Crazy Ant


A few days ago I came home to ants in my laptop, not so much an infestation as a scouting party. Their source immediately clear, I watched as solitary soldiers stepped tentatively across the windowsill then up the side of my desk. Not easily discouraged, they kept coming until setting an “ant trap” on the exterior sill miraculously avoided a very bad situation.

Oblivious to the magnitude of swift intervention, it wasn’t until a friend sent links to ant infested laptops that sobering reality set in. Who knew ant infested computers were a problem?

Several YouTube videos later I stumbled upon the Crazy Ant. Dubbed “crazy” for their erratic movement, these ants make my minor problem seem trivial. Widely distributed in tropical and sub-tropical countries, this little monster wasn’t on North American radar until 2002. That year Houston, Texas rang the infestation bell – since then, crazy ants have spread across the southern U.S. from Texas to Florida.

Among other peculiarities, crazy ants have a fondness for electronics. Not shy about inviting themselves in, some scientists theorize they’re attracted to the magnetic field around electronics.

exotic ant

Considered invasive for their ability to obliterate indigenous ant species, crazy ants have officially reached “pest” status in America. Taking no prisoners, these guys can produce and cover themselves with formic acid to survive fire ant venom. They don’t sting, but sure can bite, aren’t attracted to bait or traps and scoff at commercially available insecticides. Also known as Raspberry or Tawny Crazy Ant, these marauders are here to stay.

http://urbanentomology.tamu.edu/ants/rasberry.html

 

Sometimes the Solution is So Simple…….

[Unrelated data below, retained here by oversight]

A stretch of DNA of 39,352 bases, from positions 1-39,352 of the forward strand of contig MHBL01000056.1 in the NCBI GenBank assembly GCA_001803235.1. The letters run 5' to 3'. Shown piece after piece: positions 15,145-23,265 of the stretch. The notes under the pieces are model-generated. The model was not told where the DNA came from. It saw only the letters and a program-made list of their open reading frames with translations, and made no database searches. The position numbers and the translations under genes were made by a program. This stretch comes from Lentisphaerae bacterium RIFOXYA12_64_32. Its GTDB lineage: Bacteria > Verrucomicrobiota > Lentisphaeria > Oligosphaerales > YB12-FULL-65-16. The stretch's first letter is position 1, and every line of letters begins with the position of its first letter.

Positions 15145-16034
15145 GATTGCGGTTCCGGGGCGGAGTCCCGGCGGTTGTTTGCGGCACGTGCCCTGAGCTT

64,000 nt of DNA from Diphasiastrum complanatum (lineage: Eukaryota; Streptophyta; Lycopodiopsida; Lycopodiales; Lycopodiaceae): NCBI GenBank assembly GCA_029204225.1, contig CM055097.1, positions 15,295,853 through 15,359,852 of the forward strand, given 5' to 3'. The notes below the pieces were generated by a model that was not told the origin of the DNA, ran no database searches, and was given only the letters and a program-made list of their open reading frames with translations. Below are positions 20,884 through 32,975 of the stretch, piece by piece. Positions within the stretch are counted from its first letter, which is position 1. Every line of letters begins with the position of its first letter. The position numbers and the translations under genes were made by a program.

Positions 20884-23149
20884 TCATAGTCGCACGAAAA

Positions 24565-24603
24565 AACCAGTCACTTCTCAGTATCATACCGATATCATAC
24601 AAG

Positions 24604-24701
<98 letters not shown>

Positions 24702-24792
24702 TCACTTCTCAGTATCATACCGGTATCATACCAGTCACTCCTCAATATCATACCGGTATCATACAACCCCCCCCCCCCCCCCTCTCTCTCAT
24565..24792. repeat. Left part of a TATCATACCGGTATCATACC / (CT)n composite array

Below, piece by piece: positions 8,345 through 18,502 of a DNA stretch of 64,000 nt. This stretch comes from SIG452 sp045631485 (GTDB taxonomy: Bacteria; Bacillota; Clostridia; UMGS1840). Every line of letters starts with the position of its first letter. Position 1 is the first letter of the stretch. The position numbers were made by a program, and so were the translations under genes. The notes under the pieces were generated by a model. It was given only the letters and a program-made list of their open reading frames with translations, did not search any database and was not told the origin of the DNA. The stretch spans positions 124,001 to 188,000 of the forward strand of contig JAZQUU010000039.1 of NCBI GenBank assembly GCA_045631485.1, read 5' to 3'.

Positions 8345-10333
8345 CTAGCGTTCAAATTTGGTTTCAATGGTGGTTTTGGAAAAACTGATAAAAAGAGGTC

For a few years now I’ve battled ants in my kitchen; as soon as the weather warmed up their caravans began to roll in. By July these gypsies were so thoroughly entrenched I basically had to wait it out, knowing that come fall they would pack up and move on. Stern reminders to my family not to leave dishes on the counter, elaborate honey traps in the night that had me waiting until hoards fed with wild abandon – swooping in  with a cloth and momentary sense of satisfaction. Still they came; an infinite army of invaders ; organized, intelligent, and beyond my ability to control. Not wanting to use insecticide or chemicals in the kitchen, I was nearing surrender. For a brief moment it crossed my mind to fashion a white flag from a chopstick and paper towel, placing it in the plant pot on the window sill. I knew they were getting in under the window frame; my house is old, ants are small , my efforts to stop the advance futile.

Then a thought crossed my mind. Like a great general on the battlefield, facing certain defeat against insurmountable odds – I came up with a plan. I remembered there was something about Borax that sent ants into a tizzy. Racing downstairs, I pluck the Borax from the laundry room shelf – in my haste I completely forgot that black widow spider number eight could have been waiting to ambush me. One battle at a time.

It only took a few minutes research to find a recipe for Borax solution. One cup of sugar, two cups of water, and two tablespoons Borax went into a plastic container. I smeared enticing trails of peanut butter up the outside, evicted the flower pot, and placed it on my window sill. Siege engine in place, I waited.

At first I checked every half hour, then hour,  finally calling it a night. These ants were clever; they obliterated the slightest crumb, yet didn’t seem to be falling for peanut butter trails. The morning heralded amazement; it seems I had given them too much credit. The window sill was alive – as was the container which now grew black with fallen soldiers floating in sugary Borax deception. Content to let my weapon fight the war I held back. For two more days the battle raged, without warning hostilities ceased,  dust cleared – it was over. The fallen army had retreated – that was three weeks ago, not so much as a scout has dared set foot in my kitchen.

Sometimes the solution is so simple.